You must also note that this type of attack can come in form of a password attack, viruses, phishing attack, spyware, cross-site scripting, keylogger, and so on.
Let’s paint a scenario. You are a business owner; you went on a trip and there you found free public WiFi! You connected and started surfing the net without thinking about the potential risk. This is not a good practice for business owners or anyone. You went to a public space, there you see free WiFi and you connected to one. While some are opened with good intentions, however, some are also opened with bad intent and you should be careful.
5. Man-In-The-Middle Attacks
A man-in-the-middle (MITM) is a cyberattack where the attacker secretly relays and possibly alters the communications between two parties who believe that they are directly communicating with each other, as the attacker has inserted themselves between the two parties.
One example of a MITM attack is active eavesdropping, in which the attacker makes independent connections with the victims and relays messages between them to make them believe they are talking directly to each other over a private connection, when in fact the entire conversation is controlled by the attacker.
A man-in-the-middle can penetrate a secure public Wifi to trick you into joining his own network. An example; You are staying in an Airbnb/hotel for a period. you get access to the hotel WiFi which has a secure wifi network with the name “Goodpeople hotel”. You need access to the internet while there and you connect to the open Wifi with the name “Gooodpeople hotel”. Now, there is a misspelling in the WiFi name and if you don’t pay attention, you might miss the spelling difference which then opens you to possible penetration.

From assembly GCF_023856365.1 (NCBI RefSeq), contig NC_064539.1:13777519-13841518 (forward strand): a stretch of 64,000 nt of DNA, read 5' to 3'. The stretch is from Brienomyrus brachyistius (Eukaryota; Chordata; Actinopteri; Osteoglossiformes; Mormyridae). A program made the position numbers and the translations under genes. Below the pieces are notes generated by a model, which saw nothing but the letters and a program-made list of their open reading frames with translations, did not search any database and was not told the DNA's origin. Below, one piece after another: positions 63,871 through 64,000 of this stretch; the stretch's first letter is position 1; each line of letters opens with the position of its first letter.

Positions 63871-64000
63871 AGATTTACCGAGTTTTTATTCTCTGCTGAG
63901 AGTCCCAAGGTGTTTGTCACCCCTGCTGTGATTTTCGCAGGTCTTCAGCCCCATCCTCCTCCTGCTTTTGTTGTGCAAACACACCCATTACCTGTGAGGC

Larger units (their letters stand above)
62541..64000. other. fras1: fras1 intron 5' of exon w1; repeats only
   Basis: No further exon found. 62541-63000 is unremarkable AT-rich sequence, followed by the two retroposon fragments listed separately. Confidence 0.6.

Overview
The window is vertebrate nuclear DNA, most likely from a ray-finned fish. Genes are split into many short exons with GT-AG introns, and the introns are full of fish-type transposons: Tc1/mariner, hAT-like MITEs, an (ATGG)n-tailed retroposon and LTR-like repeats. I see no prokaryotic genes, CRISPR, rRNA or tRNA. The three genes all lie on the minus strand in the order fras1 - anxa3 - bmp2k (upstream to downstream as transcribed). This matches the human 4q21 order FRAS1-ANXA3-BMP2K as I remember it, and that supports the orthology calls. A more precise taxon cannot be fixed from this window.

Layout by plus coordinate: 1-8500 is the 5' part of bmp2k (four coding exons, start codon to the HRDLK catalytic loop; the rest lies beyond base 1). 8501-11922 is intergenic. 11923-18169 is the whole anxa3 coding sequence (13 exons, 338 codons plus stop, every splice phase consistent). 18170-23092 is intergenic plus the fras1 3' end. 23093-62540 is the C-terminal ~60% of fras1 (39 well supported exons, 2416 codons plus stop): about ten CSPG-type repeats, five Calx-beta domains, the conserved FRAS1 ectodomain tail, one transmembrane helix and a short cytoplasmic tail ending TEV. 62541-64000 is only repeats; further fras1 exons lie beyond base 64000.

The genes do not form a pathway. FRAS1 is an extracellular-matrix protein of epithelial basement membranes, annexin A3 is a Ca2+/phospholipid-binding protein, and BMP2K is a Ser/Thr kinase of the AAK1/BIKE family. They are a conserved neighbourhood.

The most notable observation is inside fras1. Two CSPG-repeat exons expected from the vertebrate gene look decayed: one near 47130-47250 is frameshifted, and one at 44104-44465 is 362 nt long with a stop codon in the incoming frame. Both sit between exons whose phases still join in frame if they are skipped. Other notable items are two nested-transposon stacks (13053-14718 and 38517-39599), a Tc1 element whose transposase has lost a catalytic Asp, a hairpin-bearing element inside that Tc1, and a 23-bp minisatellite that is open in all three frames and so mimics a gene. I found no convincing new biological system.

While “Goodpeople hotel” is the actual hotel’s wifi, the replicate (Gooodpeople hotel) with a misspelling of triple O could be a public WiFi nearby opened by another person for the purpose of impersonation.
This means that when you connect to such network, all data going through your connection would go through the hacker’s computer. Hence, the man-in-the-middle is a potential threat to your data.
6. Unsecured Connections
The term unsecured connection also means an unencrypted connection. An unsecured connection means your Wi-Fi connection is unprotected and may create data leaks.
Using an unsecured website is also dangerous and your data can be collected from websites that are not protected by an SSL certificate if you submit any information there.
When you access a website that supports encryption, the data going through the website is protected using a secure key. This means a hacker or someone with bad intent can not intercept the connection without a key. The image below demonstrates what a secure and unsecured website looks like.
SSL is popularly known as Secure Sockets Layer and it is a security layer that creates an encrypted link between a web server and a web browser. SSL Certificates are small data files that digitally bind a cryptographic key to an organization’s details. When installed on a web server, it activates the security padlock and the HTTPS protocol provides secure connections from a web server to a browser.
Public WiFi Usage Security Tips to Ensure Safety